Fox News' Sean Hannity repeated the recent Fox talking point that President Obama was willing to negotiate with Iran, Syria, and other foreign actors, but refused to even speak with Republican members of Congress. In fact, the president has repeatedly emphasized his willingness to negotiate and recently spoke with Speaker of the House John Boehner (R-OH) and other congressional leaders.
On the September 30 edition of Hannity, host Sean Hannity asked his guest. U.S. Sen. Lindsey Graham (R-SC), about the President's willingness to work with Republicans to avoid a looming government shutdown over GOP efforts to defund the Affordable Care Act. Hannity said, "The president will talk to Syria, Iran, Vladimir Putin, but he won't talk to members of the House of Representatives or the U.S. Senate. Do I have that right?" Graham responded, "You got it right."
Hannity claimed Obama was unwilling to even "talk" with Republicans in Congress. In reality, Obama called Speaker Boehner and other GOP leaders earlier today. According to Reuters:
President Barack Obama urged House of Representatives Speaker John Boehner on Monday to back legislation to fund the government for six weeks and to vote on it quickly to avoid a government shutdown in hours.
The White House said Obama, in a phone call to the top Republican in Congress, asked Boehner to drop House Republican attempts to tie continued funding of the government to cutting money for Obama's signature healthcare law, the central obstacle holding up an agreement.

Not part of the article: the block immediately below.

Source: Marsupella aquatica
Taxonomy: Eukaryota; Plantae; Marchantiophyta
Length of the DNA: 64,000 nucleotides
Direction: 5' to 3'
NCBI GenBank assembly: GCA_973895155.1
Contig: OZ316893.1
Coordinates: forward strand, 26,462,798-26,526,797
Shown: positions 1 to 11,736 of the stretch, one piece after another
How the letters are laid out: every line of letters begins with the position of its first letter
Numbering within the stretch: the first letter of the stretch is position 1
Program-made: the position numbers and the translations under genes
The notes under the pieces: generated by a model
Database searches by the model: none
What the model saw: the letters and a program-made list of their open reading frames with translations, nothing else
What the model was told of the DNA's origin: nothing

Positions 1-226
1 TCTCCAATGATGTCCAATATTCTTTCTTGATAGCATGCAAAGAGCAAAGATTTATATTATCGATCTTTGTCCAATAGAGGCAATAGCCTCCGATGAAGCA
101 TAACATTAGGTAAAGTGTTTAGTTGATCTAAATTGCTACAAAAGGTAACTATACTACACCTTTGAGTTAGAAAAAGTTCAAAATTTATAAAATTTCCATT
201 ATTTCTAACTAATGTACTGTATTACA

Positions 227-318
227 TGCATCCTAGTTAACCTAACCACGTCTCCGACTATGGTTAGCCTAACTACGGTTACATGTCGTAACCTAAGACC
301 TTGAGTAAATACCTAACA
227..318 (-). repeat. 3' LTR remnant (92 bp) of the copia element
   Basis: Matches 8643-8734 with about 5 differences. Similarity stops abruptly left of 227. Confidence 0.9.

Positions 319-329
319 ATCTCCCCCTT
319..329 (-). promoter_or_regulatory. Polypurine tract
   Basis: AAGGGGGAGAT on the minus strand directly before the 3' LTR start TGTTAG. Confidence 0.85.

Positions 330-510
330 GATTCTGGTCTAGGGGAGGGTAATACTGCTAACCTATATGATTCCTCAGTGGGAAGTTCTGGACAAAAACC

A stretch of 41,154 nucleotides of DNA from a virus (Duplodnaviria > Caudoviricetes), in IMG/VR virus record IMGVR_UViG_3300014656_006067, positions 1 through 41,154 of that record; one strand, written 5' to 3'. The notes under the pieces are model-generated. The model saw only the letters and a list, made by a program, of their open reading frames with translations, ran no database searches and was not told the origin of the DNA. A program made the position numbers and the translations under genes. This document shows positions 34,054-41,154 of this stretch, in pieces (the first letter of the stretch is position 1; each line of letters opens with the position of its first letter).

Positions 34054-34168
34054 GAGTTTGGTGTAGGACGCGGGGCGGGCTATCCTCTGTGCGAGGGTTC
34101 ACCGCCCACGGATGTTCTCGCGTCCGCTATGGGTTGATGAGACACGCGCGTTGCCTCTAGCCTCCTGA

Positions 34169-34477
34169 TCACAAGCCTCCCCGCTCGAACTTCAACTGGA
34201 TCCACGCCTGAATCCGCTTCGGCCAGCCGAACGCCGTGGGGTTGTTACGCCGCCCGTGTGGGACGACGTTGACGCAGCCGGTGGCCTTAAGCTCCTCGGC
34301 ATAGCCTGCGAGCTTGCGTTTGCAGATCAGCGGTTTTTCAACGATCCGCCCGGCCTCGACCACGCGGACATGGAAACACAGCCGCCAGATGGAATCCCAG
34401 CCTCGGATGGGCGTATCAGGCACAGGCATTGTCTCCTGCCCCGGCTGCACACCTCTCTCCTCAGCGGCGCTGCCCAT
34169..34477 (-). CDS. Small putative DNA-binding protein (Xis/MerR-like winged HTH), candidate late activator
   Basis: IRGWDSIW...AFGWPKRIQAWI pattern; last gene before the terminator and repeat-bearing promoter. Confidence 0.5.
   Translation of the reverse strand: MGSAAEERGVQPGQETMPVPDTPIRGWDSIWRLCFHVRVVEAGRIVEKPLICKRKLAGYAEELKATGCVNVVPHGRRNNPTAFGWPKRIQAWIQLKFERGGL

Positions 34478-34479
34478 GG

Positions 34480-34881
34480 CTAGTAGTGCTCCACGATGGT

Despite Hannity's claim, Obama's call to congressional leaders was even reported in his show's on-screen text:
And though the text describes the news as "Breaking News," Reuters reported on the call over an hour before Hannity aired.
OBAMA: I'm always willing to work with anyone of either party to make sure the Affordable Care Act works better, to make sure our government works better. I'm always willing to work with anyone to grow our economy faster, or to create new jobs faster, to get our fiscal house in order for the long run. I've demonstrated this time and time again, oftentimes to the consternation of my own party.
Weekly Standard's Bill Kristol praised Republican efforts to force congressional staffers to foot the entire cost of their health care coverage under the Affordable Care Act (ACA or "Obamacare"), pretending any subsides Congressional staffers receive from their employer would be tantamount to "special treatment."